Before I am accused of being once again misleading, there is no good news in Venezuela, even if Diosdado were to be taken in chains today a la Noriega. The country is far too advanced in its decomposition for such an event to be positive on the spot. Witness of that are those people that still manage to bemoan that it is a mistake, that bothering Diosdado with such "attacks" only strengthen chavismo just when finally, just now, really, this time is the one, no kidding, we were going to win elections and reverse the whole thing. It is not that some people never learn, it is that they do not want to learn...
The thing is that this week confirmed that the tectonics of Venezuelan politics have been changing no matter what those in charge have been pretending. What has been a status quo of sorts since the eternal reelection referendum of 2009 is finally moving and we may finally be entering into the post Chavez era. For better or for worse, mind you. (1)
Inside the opposition the parties that chose the "accommodation" ways with chavismo have been weakened. the primaries of last Sunday have established that the dynamic opposition voter, the motivated one, the one that the opposition needs to rely on to win any election are now on the side of the political parties that want a more confrontational approach, that call the regime and outright dictatorship and want to deal with it as such.
If we refer to the electoral analysis of Eugenio Martinez (2) we get the following table (note: only some districts went to primaries and primaries always have low turnouts).
The main parties that want a more direct confrontation are Voluntad Popular, Cuentas Claras, Vente Venezuela, and ABP. Their total is roughly 217. The "dialogue" group of Primero Justicia, Accion Democratica and Un Nuevo Tiempo get 246. Copei and PV going either way according to circumstances, but likely toward confrontation (my attributions, of course).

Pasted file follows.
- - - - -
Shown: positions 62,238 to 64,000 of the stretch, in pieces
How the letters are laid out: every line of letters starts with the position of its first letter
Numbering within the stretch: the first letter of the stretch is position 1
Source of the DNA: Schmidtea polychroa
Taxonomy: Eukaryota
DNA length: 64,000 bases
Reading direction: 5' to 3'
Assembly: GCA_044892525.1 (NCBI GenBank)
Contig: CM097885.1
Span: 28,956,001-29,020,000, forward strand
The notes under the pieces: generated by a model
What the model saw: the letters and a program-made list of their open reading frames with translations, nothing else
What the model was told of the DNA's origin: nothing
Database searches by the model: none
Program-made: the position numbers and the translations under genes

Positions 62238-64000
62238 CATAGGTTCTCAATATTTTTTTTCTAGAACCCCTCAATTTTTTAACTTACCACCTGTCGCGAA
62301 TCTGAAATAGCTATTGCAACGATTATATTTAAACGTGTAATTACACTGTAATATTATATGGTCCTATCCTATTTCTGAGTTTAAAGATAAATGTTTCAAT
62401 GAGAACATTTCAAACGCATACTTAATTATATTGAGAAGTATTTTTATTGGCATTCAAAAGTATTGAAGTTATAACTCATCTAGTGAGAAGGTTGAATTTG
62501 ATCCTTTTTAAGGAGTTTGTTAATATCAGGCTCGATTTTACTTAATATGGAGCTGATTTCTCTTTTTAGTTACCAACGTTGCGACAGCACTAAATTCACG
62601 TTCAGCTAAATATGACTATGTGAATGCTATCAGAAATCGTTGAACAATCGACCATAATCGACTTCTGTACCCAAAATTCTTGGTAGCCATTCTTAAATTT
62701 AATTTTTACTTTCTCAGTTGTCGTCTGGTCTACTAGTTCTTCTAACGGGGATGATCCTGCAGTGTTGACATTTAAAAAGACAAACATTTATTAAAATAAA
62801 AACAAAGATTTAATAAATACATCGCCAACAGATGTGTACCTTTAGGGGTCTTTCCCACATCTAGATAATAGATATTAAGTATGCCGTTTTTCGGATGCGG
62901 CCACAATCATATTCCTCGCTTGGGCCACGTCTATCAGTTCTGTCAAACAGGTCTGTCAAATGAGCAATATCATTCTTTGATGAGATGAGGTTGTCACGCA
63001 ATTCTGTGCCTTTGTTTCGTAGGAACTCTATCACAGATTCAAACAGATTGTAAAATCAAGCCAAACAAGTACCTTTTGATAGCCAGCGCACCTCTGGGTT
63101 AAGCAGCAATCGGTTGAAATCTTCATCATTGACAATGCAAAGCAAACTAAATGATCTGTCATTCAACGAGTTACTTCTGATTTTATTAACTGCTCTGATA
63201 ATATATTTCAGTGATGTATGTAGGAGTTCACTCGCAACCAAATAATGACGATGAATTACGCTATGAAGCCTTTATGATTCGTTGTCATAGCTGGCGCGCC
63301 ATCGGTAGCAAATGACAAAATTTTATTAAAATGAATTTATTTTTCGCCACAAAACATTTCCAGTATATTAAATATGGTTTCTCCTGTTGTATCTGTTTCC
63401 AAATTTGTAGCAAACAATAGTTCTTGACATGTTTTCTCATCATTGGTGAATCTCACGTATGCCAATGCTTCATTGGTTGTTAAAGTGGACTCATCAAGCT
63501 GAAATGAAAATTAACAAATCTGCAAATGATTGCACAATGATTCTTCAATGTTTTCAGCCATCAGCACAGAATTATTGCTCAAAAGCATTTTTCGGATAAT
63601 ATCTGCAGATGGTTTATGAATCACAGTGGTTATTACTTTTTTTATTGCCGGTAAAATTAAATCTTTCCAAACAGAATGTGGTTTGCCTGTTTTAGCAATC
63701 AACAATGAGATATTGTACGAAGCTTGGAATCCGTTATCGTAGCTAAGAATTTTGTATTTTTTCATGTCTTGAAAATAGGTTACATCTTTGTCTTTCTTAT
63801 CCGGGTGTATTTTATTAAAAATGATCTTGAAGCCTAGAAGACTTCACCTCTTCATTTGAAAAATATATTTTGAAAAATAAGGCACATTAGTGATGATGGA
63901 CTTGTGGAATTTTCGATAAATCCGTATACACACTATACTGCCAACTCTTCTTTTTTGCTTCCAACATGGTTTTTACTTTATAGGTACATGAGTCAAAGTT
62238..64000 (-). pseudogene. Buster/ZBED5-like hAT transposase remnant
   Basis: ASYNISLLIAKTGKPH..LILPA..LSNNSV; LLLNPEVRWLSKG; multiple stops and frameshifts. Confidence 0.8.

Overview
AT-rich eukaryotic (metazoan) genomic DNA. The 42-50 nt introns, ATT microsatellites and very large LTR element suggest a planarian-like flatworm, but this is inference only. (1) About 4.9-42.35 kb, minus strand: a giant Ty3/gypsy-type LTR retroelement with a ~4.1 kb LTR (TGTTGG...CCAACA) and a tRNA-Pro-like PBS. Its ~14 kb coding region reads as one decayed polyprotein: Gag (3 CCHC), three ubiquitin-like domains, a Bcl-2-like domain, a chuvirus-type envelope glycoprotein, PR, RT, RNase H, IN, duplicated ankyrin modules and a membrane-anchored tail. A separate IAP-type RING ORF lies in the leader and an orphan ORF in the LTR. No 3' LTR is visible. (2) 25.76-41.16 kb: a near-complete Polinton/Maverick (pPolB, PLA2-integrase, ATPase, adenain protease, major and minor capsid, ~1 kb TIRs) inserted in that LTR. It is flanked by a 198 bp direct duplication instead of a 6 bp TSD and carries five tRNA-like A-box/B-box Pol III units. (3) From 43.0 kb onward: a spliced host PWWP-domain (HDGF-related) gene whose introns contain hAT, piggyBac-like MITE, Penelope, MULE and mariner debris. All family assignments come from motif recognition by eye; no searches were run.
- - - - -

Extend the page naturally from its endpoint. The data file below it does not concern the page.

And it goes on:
In short, the protests of early 2014 and the repression that followed have had an impact and the staus quo parties have lost their hold. Capriles of PJ for one seems to have understood that clearly and looks like recovering some gut over the Cabello affair. And the regime is so afraid of Capriles becoming gutsy again that they promptly announced that they would sue him over "unfounded" accusations.
At any rate, for better of for worse, the hard opposition is now led by VP and the more "moderate" one by PJ. Though the trend is clearly toward a more confrontational approach.
This is neither good news or bad news for the regime as a much worse confrontation is in store within.
The Diosdado affair is a big problem for chavismo. Not that it is an ethical matter, chavismo is too far gone on corruption and drug trafficking and repression and violence to care anymore at this point. It is a matter of Maduro or Cabello. One of them is too many. Maduro cannot defend Cabello for too long. But Cabello is still too strong to go away peacefully in the sunset. Cabello needs to cleanse his name if he wants to become sole ruler of Venezuela but even his closest allies may wonder about how good for them that may truly be. I am quite certain that a few of the close allies that until a few days ago still thought they could weather the ill winds under Cabello's protection have second thoughts now. Bargain chips are sought.
1) Since Chavez reelection of 2006 the country has been under the false impression that Chavez was basically invincible even though the constitutional reform of referendum of 2007 was lost. As such chavismo shut down its internal divisions at the cost of becoming a narco corrupt system while the opposition played a game of survival pretending that there was still a democracy in Venezuela. The death of Chavez did not change that structure except that the those disagreeing with it inside each side became more vocal inside.
2) Remember, VN&V is not doing its own analysis this time around and thus will have to rely on other numbers to emit opinions for which it cannot be held accountable.